The D.C. brewery Right Proper was like a cultural mullet during a recent visit: a posh baby shower in the front (complete with chocolate petit fours), a bunch of metal heads making beer in the back. Right Proper's head brewer, Nathan Zeender, was dumping a heaping spoonful of hop extract into a tank.
"It's the most bitter, intense stuff you'll ever try in your life," he told me. "It'll blow your mind. You won't have any taste buds left." It was thick and waxy, like pomade, colored a dirt-pollen yellow and smelling like a barrel of fermented oranges packed into a tin can. Zeender assured me that it's good for a "clean bitterness."
Zeender was stirring this viscous goo into a kettle of what would become "Soused," a collaboration beer between three breweries — Right Proper, Stone and Pen Druid — inspired by a bewildering album from 2014 and a friendship, separate from that album, struck up many years ago.
That record was a collaboration between the abstract drone-metal band Sunn O))) and '60s-pop-icon-turned-avant-composer Scott Walker. The pair released the deafeningly sublime album Soused, a dark and wild leap into the abyss that was also pretty ridiculous, using American bullwhips as percussion and plunging Walker's harrowing croon into unknown depths.
"We made a record called Monoliths And Dimensions and after that record we really didn't know what we were going to do next," Sunn O))) member Greg Anderson said. "For us, creatively, it was our peak. We didn't know where to go next, but we made the record with Scott [Walker]. It was basically an impetus for us to keep moving and keep playing rather than be worried about topping the last thing we had done."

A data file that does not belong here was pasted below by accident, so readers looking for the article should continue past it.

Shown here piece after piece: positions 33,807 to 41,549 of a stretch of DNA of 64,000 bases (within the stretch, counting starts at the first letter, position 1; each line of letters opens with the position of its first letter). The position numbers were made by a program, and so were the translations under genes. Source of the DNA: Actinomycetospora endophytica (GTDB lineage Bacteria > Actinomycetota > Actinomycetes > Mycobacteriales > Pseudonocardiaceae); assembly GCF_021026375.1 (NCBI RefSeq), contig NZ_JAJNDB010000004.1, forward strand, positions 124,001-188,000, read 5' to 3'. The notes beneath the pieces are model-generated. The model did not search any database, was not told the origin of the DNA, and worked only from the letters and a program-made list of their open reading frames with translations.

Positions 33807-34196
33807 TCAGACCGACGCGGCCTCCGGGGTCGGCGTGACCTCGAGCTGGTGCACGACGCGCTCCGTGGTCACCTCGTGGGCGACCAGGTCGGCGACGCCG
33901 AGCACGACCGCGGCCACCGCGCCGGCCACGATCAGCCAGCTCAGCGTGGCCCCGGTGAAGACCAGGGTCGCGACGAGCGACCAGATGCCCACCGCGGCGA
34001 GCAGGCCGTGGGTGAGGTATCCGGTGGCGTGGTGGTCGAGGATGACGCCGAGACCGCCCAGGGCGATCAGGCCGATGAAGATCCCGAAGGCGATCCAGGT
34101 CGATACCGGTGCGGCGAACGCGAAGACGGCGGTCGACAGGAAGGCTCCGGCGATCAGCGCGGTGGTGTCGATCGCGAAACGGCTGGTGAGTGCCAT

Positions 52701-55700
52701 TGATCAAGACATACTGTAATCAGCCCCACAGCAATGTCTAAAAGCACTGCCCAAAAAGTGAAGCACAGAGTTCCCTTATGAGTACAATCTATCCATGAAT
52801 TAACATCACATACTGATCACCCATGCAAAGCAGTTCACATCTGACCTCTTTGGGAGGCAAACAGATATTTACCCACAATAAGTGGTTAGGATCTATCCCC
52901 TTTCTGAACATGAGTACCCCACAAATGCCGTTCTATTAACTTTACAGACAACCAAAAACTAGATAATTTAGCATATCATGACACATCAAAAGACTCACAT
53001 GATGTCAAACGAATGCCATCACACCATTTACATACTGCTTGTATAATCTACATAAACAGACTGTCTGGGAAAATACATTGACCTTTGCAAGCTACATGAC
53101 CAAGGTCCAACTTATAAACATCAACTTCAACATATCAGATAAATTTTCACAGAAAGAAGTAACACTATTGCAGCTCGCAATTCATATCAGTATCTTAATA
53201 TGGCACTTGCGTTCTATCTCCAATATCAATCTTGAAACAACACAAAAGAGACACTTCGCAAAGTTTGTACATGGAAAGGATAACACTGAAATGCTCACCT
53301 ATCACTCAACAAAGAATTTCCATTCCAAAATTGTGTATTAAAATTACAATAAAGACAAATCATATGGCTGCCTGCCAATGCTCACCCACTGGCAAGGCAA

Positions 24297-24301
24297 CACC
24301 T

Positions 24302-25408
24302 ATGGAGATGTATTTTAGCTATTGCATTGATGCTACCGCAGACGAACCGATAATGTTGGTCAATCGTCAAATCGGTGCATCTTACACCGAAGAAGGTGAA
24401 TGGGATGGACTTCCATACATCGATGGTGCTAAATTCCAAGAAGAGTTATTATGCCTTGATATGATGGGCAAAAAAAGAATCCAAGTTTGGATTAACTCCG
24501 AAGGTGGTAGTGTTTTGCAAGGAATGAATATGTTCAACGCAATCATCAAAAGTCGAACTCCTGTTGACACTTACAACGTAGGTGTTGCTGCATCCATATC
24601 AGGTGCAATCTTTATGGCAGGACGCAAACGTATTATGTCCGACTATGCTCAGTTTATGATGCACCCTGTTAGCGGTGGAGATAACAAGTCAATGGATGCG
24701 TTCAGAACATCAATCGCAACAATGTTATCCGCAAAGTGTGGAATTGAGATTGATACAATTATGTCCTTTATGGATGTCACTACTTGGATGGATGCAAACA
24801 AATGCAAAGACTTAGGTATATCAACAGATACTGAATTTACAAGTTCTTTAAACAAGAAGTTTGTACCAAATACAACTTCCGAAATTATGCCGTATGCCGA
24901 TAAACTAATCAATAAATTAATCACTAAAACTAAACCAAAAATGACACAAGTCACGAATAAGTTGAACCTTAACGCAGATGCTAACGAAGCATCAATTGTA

So what does that taste like... in beer form?
"A Nordic-style beer made sense to me," Zeender said of Soused, which will be ready in time for the Craft Brewers Conference taking place in Washington, D.C., April 10-13. Their intent was to evoke the mystery of Sunn O))) by using a traditional Nordic yeast that was historically passed down from one log to another. (No, really.) "These guys have a Boreal ambience to me — slow and kind of austere sometimes."
"There's a strong Nordic connection with Sunn O))) as well," chimed Greg Anderson, as we huddled outside on a bright, cold mid-March day. To wit: Anderson used to be in a band called Thorr's Hammer, his daughter's name is Thora, Sunn O)))'s frequent vocal contributor Attila Csihar sings for the Norwegian black-metal band Mayhem. Anderson was pleased about the connection. "Nordic yeast! Incredible."
While that Nordic yeast is at the heart of Soused, there's also fifteen pounds of locally-sourced juniper branches, steeped in a hot liquor tank overnight, brewing an herbal tea in which they'll brew the beer. All three breweries share malts and hops from their stocks — but especially hops.
"How many pounds per barrel is a pretty good indicator of how hoppy a beer is going to be," Zeender says. "For our brewery, two pounds is a lot." When they asked Anderson how many pounds of hops per barrels to use, he growled: "Three."
"If it's really bad, it's Greg's fault," Zeender says, laughing. (In the end, they ended up using five pounds per barrel.)
All these dudes got together for the same reasons most music and beer nerds do -- to hang out and talk about music and beer. In a rare alignment of the amp stacks — namely, Sunn O)))'s performance at the 9:30 Club — Anderson and all of the brewers were all going to in the same place and time. But the IPA's deeper genesis can be traced back to a friendship made in the days when you had to trade tapes to hear the latest and gnarliest punk and metal.